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Animal Man #20 – Review

ANIMAL MAN #20

By: Jeff Lemire (story), John Paul Leon (art), Timothy Green II (pencils), Joseph Silver (inks), Lovern Kindzierski (colors)

The Story: Step aside Daniel Day-Lewis—here comes Buddy Baker.

The Review: Every story, to a certain extent, tends to veer away from its original course somewhere along the way.  In most cases, this is a good thing; it’s a sign that creative energies are at work and the writer is not afraid to let them guide his work.  In some cases, however, a story can get so far off its path that it risks taking a completely different direction altogether, one that might lead it over a cliff.  In these cases, some course correction is necessary.

Animal Man’s problems may have started even before the Rotworld arc, but at some point, the series was no longer the deeply touching and horrifying title we fell in love with.  At some point, it became melodramatic, derivative, and gratuitous, all qualities better left to the raucous plots superhero books rather than one with potential for truly compelling and complex storytelling.  Lemire needs to regroup and center his protagonist once again, lest he totally loses our interest.

To do that, he cuts Buddy off from all the distracting connections of his life: the Red and his family.  With that, he can completely focus on who Buddy is as a man on his own.  In this issue, he starts with the basics: an actor turned superhero.  That in itself reminds us of how interesting Buddy is as a character, not just in his costumed antics, but simply as a person.  If Lemire wants us to see Buddy as an everyman, it’s crucial we see more of his ordinary life.

In that respect, choosing to explore Buddy through the movie he stars in is a rather clever move.  The work and lives of film actors in our world are about as close as we get to the glamour and awe of superheroes, and often they seem as unreal to us as people flying in costume.  But for Buddy, his life in film seems normal, even banal, compared to the stuff he gets up to as Animal Man.  Because the essential story of Tights is so fundamental—a man and his values beaten down by life, estranged from his family, and trying to maintain both—Buddy’s acting is actually a way for him to reconnect to his own humanity.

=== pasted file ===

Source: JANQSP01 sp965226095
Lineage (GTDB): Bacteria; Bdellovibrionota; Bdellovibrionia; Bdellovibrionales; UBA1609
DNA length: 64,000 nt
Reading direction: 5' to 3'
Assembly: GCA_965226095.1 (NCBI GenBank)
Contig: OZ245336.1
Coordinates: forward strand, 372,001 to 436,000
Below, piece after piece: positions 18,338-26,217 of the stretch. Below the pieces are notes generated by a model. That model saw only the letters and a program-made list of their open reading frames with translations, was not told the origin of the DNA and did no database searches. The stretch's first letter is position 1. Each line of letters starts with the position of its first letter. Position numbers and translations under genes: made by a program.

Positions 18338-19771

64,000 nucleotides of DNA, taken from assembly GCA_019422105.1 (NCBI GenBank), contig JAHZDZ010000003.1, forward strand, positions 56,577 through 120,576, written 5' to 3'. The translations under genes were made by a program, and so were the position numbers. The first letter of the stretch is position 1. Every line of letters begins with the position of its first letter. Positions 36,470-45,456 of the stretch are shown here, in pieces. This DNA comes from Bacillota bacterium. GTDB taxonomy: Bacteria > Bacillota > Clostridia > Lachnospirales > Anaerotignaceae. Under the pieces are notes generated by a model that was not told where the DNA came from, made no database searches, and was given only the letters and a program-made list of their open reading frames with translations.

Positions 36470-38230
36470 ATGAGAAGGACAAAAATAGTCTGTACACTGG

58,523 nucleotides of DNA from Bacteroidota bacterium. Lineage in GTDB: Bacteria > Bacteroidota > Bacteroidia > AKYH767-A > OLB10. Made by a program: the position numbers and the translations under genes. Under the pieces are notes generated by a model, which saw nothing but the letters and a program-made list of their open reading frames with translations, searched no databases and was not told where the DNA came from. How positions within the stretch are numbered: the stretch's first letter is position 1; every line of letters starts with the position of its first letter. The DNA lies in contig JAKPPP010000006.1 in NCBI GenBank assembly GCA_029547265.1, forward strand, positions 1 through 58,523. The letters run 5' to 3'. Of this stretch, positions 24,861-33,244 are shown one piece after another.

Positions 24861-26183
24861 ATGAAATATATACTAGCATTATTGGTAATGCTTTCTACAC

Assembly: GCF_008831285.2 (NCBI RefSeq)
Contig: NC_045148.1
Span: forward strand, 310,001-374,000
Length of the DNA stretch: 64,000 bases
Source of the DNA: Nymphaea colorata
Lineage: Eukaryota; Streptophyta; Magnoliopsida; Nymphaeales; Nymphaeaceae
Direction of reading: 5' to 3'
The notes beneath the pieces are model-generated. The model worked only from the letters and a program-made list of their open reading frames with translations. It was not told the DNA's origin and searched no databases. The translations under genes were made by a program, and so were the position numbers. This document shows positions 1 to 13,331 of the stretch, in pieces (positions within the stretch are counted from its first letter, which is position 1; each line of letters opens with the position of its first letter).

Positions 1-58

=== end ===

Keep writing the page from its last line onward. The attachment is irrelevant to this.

Of course, Tights isn’t entirely independent from Buddy’s life as Animal Man, otherwise Lemire wouldn’t be so committed to showing so much of it.  There are clear reflections between Chaz Grant, the character Buddy plays in the movie, and Buddy himself: the heartbreaking distance between him and his wife, his addiction to costumed heroism.  But what should we take away from the film beyond the parallels?  What does the film offer us for the story going forward?  It’s significant that Chaz realizes losing the Red Thunder name is not the same as losing his identity.  It’s especially significant that Chaz ultimately severs his already tenuous relationship to his family to pursue his ideals.  Should we take this as a portent or a warning?

I have another question as pertains to the art: why doesn’t Leon have an ongoing series at DC?*  The man is a wonderful combination of David Aja’s sparse, retro-cool style with Yanick Paquette’s lush, almost beefy flair for drama.  He brings some nice detail to his art, the kind that not only makes a comic fun to look at, but also to encourage putting your own imagination into the story.  In Chaz’s apartment, you can see a motorcycle parked in his room, a telephone with the receiver dangling off the hook, spilt beer bottles in the corner…all these things give you a glimpse of a life beyond the plot at hand.  They give you a world.

As for Green, I must say that I liked his work—all two pages of it—here, a lot more than anything he’s done before.  It’s tighter, more expressive, perhaps the result of being more time to lavish attention on a smaller amount of material.  Kindzierski transitions his colors well between both artists, using neutral, pastel colors to give a sense of artificial warmth to Tights, while the thin, vividness of colors in the final pages brings you back to the stark life Buddy must exist in.

Conclusion:  A much simpler, cleaner sort of tale, and, not coincidentally, something of a return to form for Lemire, with strong artistic aid from Leon.

Grade: B

- Minhquan Nguyen

Some Musings: * I ask this of a lot of artists: Ryan Sook, Javier Pulido, Victor Ibáñez, Amanda Connor, CAFU etc.  Unfortunately, the grind of an ongoing can be too much for any artist’s work, no matter how great he/she is, to bear.

- For any of us who’s ever misread a moment, Chaz’s attempt to kiss her should bring back a lot of squeamish, cringing memories.

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